Hick argues that it is reasonable to call this person the same person as the one who disappeared. In the second instance, the person in London dies and a 'replica' of him appears in New York. Again Hick argues that it would be reasonable to regard the replica as the same person who died — odd though it would be! Hick's final case involves the person dying and reappearing in a different world. Hick likens this to waking up from sleep. The person then would regard themselves as the same person as the one who had died. Hence by these progressive examples, Hick argues for the idea that a living person ceases to exist at a certain location, and a being exactly similar to him in all respects subsequently comes into existence at another location — namely in the next world. In this instance Hick argues that it is valid to say it is the same person. For Hick, a person is an indissoluble psycho-physical unity and therefore the body is a necessity. In response, philosophers such as Terence Penelhum have challenged such a conclusion, arguing that there can only be an automatic and unquestionable identification when there is bodily continuity. As soon as this is lost, then it is debatable whether it is correct to call the two people the same person. This would raise the further problem of the appropriateness of divine judgement on such a being. ii) Dualism Dualism fares better since it allows for mental continuity. However, it involves isolating the 'ghost in the machine'. By definition, it is not physical and therefore elusive. Popper saw the self-conscious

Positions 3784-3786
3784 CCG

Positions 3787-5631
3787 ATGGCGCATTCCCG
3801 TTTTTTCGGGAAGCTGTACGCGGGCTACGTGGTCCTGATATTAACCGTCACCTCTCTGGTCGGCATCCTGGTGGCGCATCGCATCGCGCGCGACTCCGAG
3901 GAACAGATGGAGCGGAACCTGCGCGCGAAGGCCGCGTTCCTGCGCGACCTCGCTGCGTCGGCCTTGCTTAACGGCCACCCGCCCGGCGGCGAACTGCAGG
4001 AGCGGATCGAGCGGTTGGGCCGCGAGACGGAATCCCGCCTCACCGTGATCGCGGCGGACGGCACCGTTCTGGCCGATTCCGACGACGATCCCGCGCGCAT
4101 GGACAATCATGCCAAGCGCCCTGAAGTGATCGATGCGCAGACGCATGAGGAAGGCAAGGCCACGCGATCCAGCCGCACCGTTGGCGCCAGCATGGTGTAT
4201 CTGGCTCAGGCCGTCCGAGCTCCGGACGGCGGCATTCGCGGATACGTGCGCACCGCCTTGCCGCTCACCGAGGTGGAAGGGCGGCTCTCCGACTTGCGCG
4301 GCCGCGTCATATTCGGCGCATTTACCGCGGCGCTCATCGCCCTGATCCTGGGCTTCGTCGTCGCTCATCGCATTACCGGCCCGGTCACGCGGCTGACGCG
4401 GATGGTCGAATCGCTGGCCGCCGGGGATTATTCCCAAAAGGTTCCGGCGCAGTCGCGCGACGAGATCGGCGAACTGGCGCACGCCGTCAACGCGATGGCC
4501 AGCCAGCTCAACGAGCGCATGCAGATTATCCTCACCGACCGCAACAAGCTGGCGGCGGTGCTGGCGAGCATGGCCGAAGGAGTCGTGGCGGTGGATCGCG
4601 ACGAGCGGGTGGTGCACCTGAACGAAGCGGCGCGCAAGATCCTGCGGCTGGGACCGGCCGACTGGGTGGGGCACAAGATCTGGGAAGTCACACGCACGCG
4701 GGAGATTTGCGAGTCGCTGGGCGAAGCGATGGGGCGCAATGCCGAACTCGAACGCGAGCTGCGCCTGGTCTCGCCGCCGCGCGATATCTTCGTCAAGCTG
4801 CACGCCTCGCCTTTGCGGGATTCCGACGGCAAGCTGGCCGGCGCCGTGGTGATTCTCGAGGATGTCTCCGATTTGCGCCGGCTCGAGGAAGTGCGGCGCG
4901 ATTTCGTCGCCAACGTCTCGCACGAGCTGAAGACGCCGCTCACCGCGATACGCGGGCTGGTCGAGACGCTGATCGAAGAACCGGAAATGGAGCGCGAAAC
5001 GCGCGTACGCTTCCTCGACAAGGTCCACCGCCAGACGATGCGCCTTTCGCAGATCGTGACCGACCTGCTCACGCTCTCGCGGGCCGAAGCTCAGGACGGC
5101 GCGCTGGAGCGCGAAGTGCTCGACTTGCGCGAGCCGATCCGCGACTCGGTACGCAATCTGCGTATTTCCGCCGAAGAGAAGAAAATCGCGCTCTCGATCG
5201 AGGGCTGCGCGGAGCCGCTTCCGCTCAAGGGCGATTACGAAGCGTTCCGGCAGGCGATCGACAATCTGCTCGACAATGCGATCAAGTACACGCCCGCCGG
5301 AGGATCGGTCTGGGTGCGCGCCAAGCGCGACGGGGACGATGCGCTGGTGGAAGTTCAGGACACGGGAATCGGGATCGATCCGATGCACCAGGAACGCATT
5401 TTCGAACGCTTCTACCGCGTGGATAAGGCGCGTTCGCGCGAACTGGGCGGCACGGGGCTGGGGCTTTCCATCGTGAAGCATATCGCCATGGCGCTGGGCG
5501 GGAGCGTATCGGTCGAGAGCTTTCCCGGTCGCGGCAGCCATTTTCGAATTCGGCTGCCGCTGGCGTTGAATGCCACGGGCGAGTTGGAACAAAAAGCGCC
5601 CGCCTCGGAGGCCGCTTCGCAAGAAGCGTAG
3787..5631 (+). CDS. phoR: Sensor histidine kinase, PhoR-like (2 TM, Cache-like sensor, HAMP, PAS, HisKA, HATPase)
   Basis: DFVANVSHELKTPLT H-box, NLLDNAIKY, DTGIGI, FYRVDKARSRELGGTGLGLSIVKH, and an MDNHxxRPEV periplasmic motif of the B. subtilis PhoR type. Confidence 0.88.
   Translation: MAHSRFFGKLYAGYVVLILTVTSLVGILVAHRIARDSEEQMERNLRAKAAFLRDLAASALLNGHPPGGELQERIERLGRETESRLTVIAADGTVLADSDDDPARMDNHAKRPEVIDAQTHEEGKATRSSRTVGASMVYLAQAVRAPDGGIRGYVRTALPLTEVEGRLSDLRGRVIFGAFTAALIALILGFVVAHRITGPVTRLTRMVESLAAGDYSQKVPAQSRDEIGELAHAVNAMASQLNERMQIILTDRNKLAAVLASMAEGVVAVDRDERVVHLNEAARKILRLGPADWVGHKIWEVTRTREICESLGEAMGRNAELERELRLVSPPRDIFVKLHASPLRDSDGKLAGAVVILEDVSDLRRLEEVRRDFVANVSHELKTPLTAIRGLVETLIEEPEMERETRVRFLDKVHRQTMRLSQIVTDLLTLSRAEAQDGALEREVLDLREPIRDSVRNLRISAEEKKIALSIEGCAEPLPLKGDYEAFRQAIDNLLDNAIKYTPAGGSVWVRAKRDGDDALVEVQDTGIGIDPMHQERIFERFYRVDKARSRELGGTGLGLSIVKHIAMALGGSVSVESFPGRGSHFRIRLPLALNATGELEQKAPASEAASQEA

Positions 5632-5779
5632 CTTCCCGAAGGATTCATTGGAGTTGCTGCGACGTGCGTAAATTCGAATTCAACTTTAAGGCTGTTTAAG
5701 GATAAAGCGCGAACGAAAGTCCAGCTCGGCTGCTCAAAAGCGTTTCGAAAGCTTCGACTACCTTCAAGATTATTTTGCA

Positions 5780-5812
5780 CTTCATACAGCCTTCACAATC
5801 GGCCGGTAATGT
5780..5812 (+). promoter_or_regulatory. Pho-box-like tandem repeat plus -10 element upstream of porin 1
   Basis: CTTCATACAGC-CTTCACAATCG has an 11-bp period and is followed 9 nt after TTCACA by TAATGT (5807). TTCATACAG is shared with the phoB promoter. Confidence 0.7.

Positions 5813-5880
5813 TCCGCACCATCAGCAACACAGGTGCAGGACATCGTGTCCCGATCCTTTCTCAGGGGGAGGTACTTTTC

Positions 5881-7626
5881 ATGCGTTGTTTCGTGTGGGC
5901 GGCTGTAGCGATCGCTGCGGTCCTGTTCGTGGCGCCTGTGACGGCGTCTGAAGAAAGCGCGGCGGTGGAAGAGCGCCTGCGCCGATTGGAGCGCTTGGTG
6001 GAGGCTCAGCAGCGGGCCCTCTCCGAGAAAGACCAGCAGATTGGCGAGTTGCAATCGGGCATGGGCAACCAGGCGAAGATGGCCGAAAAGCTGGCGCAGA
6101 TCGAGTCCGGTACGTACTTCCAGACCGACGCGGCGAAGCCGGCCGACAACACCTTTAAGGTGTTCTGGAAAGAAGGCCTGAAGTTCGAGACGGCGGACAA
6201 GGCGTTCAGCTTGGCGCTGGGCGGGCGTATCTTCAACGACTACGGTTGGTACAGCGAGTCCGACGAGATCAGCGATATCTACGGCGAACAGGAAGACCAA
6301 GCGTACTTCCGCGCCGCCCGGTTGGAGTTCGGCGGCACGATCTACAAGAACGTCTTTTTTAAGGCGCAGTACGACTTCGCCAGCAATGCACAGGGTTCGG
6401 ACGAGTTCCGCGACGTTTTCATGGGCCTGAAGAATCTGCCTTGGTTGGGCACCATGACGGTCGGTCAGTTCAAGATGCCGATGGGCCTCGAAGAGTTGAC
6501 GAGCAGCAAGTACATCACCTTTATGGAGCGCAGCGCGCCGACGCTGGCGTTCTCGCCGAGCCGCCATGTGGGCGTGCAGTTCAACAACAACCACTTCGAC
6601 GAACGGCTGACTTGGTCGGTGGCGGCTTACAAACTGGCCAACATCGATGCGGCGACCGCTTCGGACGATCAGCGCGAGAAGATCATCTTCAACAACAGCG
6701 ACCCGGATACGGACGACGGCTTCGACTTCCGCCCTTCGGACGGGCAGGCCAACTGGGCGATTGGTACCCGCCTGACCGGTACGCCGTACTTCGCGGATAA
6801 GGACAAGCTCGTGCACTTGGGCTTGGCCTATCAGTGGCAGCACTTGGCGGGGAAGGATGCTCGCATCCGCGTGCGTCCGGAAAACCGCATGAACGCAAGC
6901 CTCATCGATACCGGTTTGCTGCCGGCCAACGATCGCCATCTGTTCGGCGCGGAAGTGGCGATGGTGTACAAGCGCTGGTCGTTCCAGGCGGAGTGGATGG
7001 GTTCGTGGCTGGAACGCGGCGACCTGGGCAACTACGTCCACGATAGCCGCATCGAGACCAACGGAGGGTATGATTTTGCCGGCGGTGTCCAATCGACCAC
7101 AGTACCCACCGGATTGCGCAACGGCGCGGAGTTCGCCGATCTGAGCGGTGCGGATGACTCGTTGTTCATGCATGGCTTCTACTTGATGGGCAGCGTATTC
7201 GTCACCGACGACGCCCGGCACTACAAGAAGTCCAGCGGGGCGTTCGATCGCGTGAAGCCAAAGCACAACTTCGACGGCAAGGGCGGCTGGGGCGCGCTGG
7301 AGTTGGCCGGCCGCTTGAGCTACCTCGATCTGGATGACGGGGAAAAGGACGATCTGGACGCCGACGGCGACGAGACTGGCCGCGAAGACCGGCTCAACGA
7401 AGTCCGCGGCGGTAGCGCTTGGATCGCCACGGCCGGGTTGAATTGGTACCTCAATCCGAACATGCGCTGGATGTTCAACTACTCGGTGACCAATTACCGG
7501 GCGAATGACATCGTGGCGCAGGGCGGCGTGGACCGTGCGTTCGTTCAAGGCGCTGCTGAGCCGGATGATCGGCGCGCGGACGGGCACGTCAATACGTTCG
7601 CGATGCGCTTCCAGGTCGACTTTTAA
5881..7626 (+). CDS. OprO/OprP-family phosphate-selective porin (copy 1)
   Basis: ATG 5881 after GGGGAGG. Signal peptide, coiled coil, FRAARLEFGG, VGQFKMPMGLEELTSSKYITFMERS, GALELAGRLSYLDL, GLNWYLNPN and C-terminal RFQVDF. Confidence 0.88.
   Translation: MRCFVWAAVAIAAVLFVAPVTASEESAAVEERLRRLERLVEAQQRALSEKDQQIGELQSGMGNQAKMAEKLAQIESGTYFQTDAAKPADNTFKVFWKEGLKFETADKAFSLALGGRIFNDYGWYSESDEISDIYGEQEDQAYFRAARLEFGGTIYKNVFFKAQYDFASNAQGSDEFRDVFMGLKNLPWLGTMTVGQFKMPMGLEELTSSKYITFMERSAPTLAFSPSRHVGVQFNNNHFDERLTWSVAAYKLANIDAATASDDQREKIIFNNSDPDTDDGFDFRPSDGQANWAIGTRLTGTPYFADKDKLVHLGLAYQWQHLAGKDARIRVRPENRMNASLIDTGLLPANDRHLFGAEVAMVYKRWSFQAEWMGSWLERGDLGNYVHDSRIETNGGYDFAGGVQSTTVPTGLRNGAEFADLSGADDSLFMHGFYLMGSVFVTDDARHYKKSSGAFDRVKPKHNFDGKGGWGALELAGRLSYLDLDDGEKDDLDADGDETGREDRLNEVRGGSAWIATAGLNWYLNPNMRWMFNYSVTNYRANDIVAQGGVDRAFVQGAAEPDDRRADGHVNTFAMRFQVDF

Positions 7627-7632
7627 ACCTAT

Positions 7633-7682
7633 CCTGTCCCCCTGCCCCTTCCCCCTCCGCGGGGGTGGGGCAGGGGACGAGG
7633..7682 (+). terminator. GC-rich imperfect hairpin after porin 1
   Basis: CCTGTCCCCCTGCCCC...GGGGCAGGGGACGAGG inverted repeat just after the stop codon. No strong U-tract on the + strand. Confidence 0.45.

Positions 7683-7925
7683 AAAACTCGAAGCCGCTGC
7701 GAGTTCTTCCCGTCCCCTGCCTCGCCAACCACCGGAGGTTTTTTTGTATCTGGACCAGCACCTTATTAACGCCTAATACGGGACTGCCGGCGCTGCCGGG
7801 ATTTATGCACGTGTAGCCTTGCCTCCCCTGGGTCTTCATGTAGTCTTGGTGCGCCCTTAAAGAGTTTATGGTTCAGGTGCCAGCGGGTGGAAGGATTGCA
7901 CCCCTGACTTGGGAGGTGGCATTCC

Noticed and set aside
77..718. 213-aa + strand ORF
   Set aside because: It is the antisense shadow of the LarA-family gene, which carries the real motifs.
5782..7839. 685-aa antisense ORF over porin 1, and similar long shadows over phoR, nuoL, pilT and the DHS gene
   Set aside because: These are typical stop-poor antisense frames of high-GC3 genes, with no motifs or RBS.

mind having a personality 'something like an ethos of a moral character' (The Self and Its Brain, 1977). R Zaehner has suggested that Hindus in meditation experience not God but their naked spirit (Concordant Discord, 1970). However, most see the memory as the key to continuity. Terence Penelhum (Survival and Disembodied Existence, 1970) expresses it formally as:

the person A at time T2 is the same person B at some earlier time Ti if and only if among the experiences that person A has at T2, there are memories of experiences that person B had at Ti. (p. 77) Key question Are we more than just the sum total of our memories?